21 Mar COPD REHABILITATION IN HELIOX ATMOSPHERE
NUI has, in collaboration with Haukeland university hospital, developted and tested a new method that can help people with COPD to exercise longer and with higher intensity by reducing the breathing resistance.
Chronic obstructive pulmonary disease (COPD) is a term used to describe progressive lung diseases including emphysema, chronic bronchitis, refractory (non-reversible) asthma, and some forms of bronchiectasis. This disease is characterized by increasing breathlessness throughout life. The disease leads to the development of physical and psychosocial sequelaes that reduces the quality of life, and reduces life expectancy. Public’s knowledge in relation to the disease extent is low, which can explain the low detection rate of approximately 25%. COPD is one of the world’s major health challenges and the fastest growing illness worldwide. In Norway about 150 000 people have COPD, and 55 000 patients per year are treated by health care because of the disease. According to the latest WHO estimates (2004), currently 64 million people have COPD and 3 million people died of COPD worldwide. WHO predicts that COPD will become the third leading cause of death by 2030.
Why make the exercise more effective?
Physical rehabilitation is one of the most important instruments for reducing disease exacerbations and the development of secondary diseases with subsequent hospitalizations. It prevents anxiety and social isolation and increases working capacity. But during exercise COPD patients often experience limitation because of breathing difficulties. Therefore they cannot conduct training as recommended, and therefore get less benefit from training.
NUI is the initiator of this project, and based on our competence and experience from the offshore and subsea industry we have developed a method for physical rehabilitation in heliox atmosphere. This can reduce COPD patients breathing resistance during exercise so that they can train more easily and with better effect and thus reduce the negative consequences of COPD disease. There is a significant under-capacity in rehabilitation for COPD patients throughout the country. By this method, we hope that we can make the patients healthier, and increase the efficiency and capacity of the training programs and facilities in the country.
Heliox is a mixture gas composed of helium and oxygen, for example in the ratio 79% / 21%. The oxygen content is the same as in air. Helium is seven times lighter than nitrogen. In the specified mixing ratio heliox is three times lighter than air. The gas creates less turbulence in the airways. This allows heliox is significantly easier to breathe in and out than air. Gas exchange in the lungs improves, the patients develops less degree of dynamic hyperinflation, and the patients use less effort and energy on the work of breathing. One of the key factors that causes breathlessness during exercise is the development of dynamic hyperinflation. It is shown that heliox reduces the degree of dynamic hyperinflation and breathlessness and thus increases exercise tolerance.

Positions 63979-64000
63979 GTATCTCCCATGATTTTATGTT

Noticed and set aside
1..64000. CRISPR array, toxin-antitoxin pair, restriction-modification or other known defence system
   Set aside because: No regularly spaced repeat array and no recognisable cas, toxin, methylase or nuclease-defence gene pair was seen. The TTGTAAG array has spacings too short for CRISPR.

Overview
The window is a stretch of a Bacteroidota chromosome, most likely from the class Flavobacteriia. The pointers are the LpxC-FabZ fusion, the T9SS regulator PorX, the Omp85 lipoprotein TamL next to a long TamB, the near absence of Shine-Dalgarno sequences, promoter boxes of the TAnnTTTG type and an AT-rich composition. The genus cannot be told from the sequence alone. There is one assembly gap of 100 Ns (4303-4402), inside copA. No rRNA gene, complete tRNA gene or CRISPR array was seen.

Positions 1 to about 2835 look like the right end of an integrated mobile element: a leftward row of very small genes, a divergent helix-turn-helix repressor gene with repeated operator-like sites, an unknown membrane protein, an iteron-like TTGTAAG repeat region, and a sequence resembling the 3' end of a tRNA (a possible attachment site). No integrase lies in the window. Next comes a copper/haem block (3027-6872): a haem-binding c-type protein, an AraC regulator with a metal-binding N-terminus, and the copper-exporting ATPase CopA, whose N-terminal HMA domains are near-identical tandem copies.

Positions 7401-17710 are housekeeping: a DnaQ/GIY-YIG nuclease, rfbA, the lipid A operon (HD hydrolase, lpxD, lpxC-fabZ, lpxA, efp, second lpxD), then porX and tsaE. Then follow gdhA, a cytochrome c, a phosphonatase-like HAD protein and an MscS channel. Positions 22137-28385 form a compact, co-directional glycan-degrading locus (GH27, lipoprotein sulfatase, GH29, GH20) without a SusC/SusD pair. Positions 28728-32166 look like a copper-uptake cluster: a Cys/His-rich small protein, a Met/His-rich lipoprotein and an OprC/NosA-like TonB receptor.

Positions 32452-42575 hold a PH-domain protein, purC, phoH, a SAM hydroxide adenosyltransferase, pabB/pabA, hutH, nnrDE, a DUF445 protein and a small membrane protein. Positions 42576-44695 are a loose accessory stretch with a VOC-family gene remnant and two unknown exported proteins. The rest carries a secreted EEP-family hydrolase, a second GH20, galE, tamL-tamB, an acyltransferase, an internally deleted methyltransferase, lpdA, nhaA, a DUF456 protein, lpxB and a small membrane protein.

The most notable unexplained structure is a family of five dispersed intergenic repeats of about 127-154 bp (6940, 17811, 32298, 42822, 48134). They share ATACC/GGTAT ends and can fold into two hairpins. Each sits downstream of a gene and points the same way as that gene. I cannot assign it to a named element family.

Training in helioxatmosfære in this way is a new concept. To test the basic ideas and technical solutions we have developed and built a pilot solution. A one-man-habitat. The solution is a gas-tight room with technical solutions for continuous recycling, purification, monitoring and control of the atmosphere.
In week 4, 2016, we conducted a two-day test of the pilot solution for training of COPD patients in helioxatmosfære. Four patients who had completed physical rehabilitation at Haukeland University Hospital were tested in the pilot habitat over two days (eight sessions). They conducted the same training with the same equipment as at Haukeland, but now in helioxatmosfære. They were measured according to the physical endurance and experienced breathing resistance.
The results of the pilot test were positive. The patients felt comfortable during the exercise in the habitat. Half of the patients experienced significant relief in breathing, and felt that they could train more intervals and/or at a higher intensity. 87% of the patients scored better at the objective BORG scale, or higher intensity were recorded, compared with the results from Haukeland. This provides a good basis to develop full-scale solution with room for a larger group of patients and physiotherapists.
Main project, research
Hence this is a new method, the concept needs to be verified by research. We are working on obtaining funding to run a research project where we build a large gas thight habitat for a group of 8-10 patients and physiotherapists, and include 120 patients in a research project in collaboration with a research institution.
Please contact us for more information.